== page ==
In a game of cricket, all the “players” are playing the same game. They all follow the same rules, and have similar sets of goals. Taking cue from that, we call everyone who invests money “investors”. When you realise how wrong that notion is, you see how vital it is to identify what game you’re playing.
“Should I invest in Bitcoin, or Apple, or only in index funds?” All of us take stock tips from financial channels, newspapers, and YouTube videos. Amateurs ask experts for investment advice. But just because a stock is recommended by others has nothing to do with whether you should buy it or not. The answer depends upon who you are, and what game you are playing.
Do you have a 25-year horizon, or are you looking to cash out in 10 years? Are you planning to sell within a year, or are you a day trader?
The factors that a person with a 25-year horizon would pay attention to would look ridiculous to a day trader because they aren’t playing the same game.
The first person’s focus is on Apple’s discounted cash flows over the next 25 years, while the second person’s focus is to squeeze a few bucks out of whatever happens between now and lunchtime.
People from whom you take investment tips maybe rational, but they are looking at the world through a different lens than your own. Problems happen when you start playing other’s game without understanding them.
Few years back I had put some money into Bitcoin. I didn’t completely understand the technology behind it, but since it had been around for a decade, I reckoned it wouldn’t die in the next 10 years. And if half of what people were saying was true, I figured I would get a good return on my investment. But the price didn’t stop rising anytime soon. It broke records every day, long after my investment was complete.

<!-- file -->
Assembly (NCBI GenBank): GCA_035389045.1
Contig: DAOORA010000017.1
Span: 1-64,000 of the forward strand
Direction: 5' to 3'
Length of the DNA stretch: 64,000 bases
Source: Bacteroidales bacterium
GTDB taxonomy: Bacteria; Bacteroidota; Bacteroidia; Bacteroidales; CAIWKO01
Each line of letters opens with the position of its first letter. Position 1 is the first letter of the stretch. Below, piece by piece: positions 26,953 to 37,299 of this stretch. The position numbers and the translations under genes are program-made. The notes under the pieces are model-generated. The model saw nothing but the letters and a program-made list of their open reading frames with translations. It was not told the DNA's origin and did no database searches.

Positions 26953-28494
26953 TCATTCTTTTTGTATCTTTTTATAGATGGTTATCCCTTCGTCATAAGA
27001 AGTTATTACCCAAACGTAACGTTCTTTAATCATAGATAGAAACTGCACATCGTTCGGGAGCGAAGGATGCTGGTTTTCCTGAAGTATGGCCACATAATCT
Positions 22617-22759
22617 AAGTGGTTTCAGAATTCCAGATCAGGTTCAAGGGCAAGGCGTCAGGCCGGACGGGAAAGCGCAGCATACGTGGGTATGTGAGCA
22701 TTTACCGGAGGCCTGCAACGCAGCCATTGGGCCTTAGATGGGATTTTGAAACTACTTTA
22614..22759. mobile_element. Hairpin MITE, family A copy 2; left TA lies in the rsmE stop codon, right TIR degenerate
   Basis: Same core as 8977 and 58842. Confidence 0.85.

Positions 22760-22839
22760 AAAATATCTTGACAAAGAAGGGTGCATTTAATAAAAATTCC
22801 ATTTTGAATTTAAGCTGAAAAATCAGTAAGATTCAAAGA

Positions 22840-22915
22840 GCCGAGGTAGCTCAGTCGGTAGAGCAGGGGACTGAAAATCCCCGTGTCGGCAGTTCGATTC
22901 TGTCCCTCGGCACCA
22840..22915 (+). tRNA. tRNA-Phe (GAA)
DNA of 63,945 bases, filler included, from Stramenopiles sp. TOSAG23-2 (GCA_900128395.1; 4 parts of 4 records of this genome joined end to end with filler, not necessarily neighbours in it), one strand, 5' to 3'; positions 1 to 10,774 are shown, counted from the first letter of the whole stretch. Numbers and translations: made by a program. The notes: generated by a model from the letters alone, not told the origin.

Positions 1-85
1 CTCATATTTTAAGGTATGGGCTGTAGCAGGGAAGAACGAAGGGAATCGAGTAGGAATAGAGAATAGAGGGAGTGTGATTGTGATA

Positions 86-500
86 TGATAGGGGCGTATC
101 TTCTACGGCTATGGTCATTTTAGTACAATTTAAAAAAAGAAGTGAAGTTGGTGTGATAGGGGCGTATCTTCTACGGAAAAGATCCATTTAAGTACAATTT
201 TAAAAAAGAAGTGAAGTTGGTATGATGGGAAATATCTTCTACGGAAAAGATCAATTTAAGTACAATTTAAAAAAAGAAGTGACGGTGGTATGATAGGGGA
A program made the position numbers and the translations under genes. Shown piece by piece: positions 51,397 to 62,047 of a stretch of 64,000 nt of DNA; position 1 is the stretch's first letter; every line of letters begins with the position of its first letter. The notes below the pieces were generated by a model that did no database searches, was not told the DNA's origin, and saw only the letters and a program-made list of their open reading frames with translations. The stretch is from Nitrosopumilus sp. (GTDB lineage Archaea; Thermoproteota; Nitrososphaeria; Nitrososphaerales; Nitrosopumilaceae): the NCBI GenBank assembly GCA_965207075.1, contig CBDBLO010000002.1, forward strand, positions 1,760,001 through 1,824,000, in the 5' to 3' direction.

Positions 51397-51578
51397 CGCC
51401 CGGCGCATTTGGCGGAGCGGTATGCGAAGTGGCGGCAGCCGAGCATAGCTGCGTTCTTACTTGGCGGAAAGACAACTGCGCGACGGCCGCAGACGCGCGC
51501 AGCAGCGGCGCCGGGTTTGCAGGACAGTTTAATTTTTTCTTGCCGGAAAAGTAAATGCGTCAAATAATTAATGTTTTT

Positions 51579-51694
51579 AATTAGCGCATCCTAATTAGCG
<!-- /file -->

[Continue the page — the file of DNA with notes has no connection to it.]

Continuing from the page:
If you know anything about the market, rising prices is a drug that can make conservative investors go in for the quick buck. And I was only an amateur.
Driven by greed I started putting a bit more money into it every day. If you know anything about it, greed makes us lose touch with reality. Most importantly, greed is driven by the actions of others who are playing different games than us. Fortunately, I stopped after a few days. Many didn’t, and lost a good deal eventually.
As Morgan Housel writes in The Psychology of Money, “The formation of bubbles isn’t so much about people irrationally participating in long-term investing. They’re about people somewhat rationally moving toward short-term trading to capture momentum that had been feeding on itself.”
That was December 2017 when the tiny Bitcoin bubble had burst. 3 years from then, we’re in a similar Bitcoin bubble today. Many would lose money in the coming weeks, especially those who are abandoning their games.
Being swayed by others who are playing different games can not only influence how you invest, but also how you spend. While you can see how much money “influencers” spend on cars, homes, clothes, and Instagram-worthy vacations, you don’t get to see behind the scenes—their goals, worries, and aspirations.
Most consumer spending is socially driven—influenced by people you either admire or compete with. Therefore, it’s important to know who you take your cues from—and what games they are playing.
For example, a model trying to break into the film industry needs to maintain an appearance that I—a creator who can work from my bedroom—have no need of. But when I start to let my expectations get influenced by their lifestyle, I’m spending the money without the career boost they are getting. That’s foolish! We don’t just have different lifestyles, we are playing different games.
Few things matter more than identifying what games you are playing. Go out of your way to identify them, and don’t get influenced by the actions of people who are playing different games than you are.